Just how important are computer operating systems, anyway?
We're going to get an indication. Yesterday, Microsoft Corp. launched Windows 7, the successor to the much-maligned
Windows Vista, and what many critics believe is the replacement for Windows XP that
Vista should have been. Oh, and XP is exactly eight years "old," as of next
Sunday, that is, and that's kind of old.
In late August, Apple Inc. launched Snow Leopard, which has had a good reception
among users and critics. I've reviewed Snow Leopard and shall review Windows 7 in
due course. My early impressions of Win7 are positive, however.
That said, I again ask the question: Just how important is the operating system?
For many of us, it's not that important: as long as one's computer boots up and
functions, and work can be done, we're happy. Adding new applications, or new
versions of older applications, can require an OS upgrade, but then again, many of
us find ourselves quite happy with one level of software and can stay there. (I
can't imagine that the late William F. Buckley, Jr., however much he enjoyed
computing, was hanging around Costco store waiting for the next release of either an
OS or a productivity suite.)
But just as Moore's Law notes that "the number of transistors that can be placed
inexpensively on an integrated circuit has doubled approximately every two years,"
as Wikipedia records it, operating systems and applications grow more capable every
year or so. And if you can do more with a computer, why wouldn't you want to?
All this bumps up against practical matters of cost, however. Windows 7 upgrades are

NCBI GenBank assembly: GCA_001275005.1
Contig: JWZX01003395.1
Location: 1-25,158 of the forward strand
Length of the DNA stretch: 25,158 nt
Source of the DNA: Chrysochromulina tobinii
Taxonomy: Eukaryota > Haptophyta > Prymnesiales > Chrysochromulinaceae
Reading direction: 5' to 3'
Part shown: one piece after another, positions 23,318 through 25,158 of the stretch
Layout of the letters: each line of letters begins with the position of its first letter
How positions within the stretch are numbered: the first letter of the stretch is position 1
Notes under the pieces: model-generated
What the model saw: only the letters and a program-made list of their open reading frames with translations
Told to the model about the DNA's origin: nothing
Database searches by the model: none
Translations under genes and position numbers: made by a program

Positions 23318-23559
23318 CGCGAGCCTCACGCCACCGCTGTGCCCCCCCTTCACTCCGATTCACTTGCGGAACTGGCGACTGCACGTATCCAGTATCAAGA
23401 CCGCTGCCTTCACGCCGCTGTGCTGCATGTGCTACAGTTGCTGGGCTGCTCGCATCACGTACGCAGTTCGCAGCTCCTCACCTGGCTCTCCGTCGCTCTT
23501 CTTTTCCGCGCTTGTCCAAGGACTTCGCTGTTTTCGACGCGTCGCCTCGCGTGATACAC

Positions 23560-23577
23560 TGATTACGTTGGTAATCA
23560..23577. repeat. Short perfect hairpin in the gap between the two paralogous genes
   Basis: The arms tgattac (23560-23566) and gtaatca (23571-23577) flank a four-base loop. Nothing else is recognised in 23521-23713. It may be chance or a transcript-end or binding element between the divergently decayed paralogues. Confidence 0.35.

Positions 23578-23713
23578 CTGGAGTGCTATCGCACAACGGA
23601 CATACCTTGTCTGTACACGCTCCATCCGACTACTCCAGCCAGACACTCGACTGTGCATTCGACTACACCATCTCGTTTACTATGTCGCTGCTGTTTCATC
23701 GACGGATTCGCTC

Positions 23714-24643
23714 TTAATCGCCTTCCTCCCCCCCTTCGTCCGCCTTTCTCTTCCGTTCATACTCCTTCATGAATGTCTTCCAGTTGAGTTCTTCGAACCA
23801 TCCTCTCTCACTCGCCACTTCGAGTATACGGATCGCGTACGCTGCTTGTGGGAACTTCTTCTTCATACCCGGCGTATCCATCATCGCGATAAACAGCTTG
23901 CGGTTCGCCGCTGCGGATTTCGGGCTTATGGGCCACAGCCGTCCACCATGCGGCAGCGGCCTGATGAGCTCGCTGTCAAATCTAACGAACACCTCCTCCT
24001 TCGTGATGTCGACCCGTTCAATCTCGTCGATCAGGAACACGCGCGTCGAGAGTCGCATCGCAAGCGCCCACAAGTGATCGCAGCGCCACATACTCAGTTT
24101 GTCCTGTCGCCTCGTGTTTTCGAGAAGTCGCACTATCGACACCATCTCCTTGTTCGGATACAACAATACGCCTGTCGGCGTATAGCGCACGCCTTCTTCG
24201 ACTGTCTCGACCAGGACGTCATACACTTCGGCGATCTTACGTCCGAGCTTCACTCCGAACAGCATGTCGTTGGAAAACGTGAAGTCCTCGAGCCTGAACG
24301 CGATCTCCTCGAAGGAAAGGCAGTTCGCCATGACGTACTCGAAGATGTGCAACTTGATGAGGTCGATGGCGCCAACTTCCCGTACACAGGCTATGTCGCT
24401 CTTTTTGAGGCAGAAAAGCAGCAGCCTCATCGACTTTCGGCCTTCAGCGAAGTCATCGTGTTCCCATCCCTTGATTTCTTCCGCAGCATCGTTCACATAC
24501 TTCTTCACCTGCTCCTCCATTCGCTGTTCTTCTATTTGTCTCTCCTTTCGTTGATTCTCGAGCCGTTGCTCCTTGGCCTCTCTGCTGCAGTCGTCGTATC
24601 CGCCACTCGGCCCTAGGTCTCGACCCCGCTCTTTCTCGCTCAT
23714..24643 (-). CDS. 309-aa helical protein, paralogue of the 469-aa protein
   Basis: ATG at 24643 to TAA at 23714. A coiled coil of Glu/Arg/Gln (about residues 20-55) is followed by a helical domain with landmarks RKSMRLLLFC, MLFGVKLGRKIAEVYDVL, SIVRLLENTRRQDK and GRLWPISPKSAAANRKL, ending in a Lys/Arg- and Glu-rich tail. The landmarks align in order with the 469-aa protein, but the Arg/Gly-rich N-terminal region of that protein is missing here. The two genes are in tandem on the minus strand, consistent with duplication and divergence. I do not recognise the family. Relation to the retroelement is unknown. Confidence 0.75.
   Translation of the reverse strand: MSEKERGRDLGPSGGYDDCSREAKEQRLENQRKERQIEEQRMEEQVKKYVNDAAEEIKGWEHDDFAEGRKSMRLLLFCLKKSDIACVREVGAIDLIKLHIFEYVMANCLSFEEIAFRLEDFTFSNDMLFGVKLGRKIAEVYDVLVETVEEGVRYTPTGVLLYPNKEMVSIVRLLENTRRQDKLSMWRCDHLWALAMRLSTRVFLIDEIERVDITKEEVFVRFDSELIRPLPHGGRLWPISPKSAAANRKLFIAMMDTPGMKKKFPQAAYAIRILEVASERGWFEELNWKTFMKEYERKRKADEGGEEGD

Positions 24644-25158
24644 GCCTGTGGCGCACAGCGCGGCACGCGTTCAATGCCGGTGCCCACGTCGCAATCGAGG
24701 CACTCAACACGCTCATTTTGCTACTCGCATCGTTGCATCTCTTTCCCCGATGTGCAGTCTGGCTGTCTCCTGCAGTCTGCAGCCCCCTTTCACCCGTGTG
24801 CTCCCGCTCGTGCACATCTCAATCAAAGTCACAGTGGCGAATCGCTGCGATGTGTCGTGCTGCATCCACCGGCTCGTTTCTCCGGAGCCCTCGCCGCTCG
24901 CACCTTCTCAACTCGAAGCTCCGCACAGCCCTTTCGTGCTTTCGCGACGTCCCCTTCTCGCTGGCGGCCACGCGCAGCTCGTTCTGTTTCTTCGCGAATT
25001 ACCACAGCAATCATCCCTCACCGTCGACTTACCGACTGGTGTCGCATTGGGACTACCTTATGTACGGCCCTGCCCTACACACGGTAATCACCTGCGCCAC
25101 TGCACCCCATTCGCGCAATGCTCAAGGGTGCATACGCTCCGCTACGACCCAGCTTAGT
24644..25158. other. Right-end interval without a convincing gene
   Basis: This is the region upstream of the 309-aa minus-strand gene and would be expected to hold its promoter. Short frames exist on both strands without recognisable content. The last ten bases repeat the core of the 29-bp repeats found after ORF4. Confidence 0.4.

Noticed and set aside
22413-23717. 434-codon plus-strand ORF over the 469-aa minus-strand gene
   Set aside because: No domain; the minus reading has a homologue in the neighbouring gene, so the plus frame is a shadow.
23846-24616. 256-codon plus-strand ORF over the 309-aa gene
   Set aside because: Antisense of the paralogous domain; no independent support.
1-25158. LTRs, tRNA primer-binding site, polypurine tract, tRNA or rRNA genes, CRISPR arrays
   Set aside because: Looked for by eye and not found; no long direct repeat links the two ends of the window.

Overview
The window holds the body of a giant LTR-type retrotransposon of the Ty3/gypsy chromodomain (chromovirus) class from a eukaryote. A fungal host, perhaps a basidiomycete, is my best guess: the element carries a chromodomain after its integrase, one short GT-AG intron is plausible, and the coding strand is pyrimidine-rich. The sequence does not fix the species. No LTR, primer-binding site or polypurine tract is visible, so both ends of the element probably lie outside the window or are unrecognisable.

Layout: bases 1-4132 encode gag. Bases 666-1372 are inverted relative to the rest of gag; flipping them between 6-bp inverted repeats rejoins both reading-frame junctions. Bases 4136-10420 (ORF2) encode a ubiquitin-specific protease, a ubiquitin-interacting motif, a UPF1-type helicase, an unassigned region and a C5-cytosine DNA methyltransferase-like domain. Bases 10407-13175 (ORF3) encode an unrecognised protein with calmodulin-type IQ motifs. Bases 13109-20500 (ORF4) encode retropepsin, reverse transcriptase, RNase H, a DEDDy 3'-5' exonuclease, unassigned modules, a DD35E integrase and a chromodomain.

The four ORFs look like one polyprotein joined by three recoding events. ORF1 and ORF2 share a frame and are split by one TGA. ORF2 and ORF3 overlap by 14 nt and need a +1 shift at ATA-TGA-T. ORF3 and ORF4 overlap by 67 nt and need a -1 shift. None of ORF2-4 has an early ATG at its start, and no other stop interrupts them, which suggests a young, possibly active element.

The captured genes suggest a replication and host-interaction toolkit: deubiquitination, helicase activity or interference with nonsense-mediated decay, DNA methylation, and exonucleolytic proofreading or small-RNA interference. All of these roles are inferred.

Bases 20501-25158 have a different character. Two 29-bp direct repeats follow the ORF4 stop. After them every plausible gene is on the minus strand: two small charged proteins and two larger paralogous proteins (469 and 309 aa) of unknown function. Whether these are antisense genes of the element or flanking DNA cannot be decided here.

being advertised for as much as $199 a pop, depending on the version you buy. Snow
Leopard was a comparative bargain at $29.99 a copy, but it also runs only on Macs
that have Intel processors: if you have a somewhat older Mac, you were either out of
luck or off to buy a new machine.
Is there an alternative to all this? Quite possibly, and its name is Linux.
Specifically, Ubuntu Linux, of which a new release, version 9.10, is expected on
Oct. 29. The nice thing about Ubuntu is that it's really free: just download a
disc image at www.ubuntu.com, burn a CD or DVD, and you're ready to install it on
a computer near you. (Ubuntu will work on Intel-based computers; PowerPC-based
machines can find some new life with a Linux distribution called Debian, available
I've not played with 9.10 yet, but I have used the most recent "stable"
release, Ubuntu 9.04. It's a very nice operating system: graphical, easy to learn,
and equipped, out of the gate, with a Web browser, e-mail client, productivity
suite, and similar items. It loaded - in a virtualization mode - on my system
without crashing the main OS, and it ran well. I could connect to the Internet
without hassle, and thus had a world of options open to me.
The "rub" here is whether and how something such as Ubuntu and its related
applications will coexist in a Windows world. My sense is they would work quite
well: the productivity suite is OpenOffice.org's "clone" of Microsoft Office,
and OpenOffice lets you "write" files in Microsoft formats. On the net, you
might not have every bell and whistle, but Linux advocate Shannon VanWagner of
ubuntuguide.com and similar Web sites, notes that a Ubuntu player for Hulu's video
streaming service is now available, which is a nice plus.
Those who are devoted to Apple's iTunes, however, will face a more daunting
challenge: to use iTunes under Linux, you need to install a "virtual" Windows XP
system on your computer, or operate in a dual-boot mode where you have both Windows
and Ubuntu running separately. For many, that could be a drawback.
But for straight business applications, Ubuntu as an operating environment is more
than adequate. You can't beat the price, especially in these cost-conscious days!
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JWR contributor Mark Kellner has reported on technology for industry newspapers and magazines since 1983, and has been the computer columnist for The Washington Times since 1991.Comment by clicking here.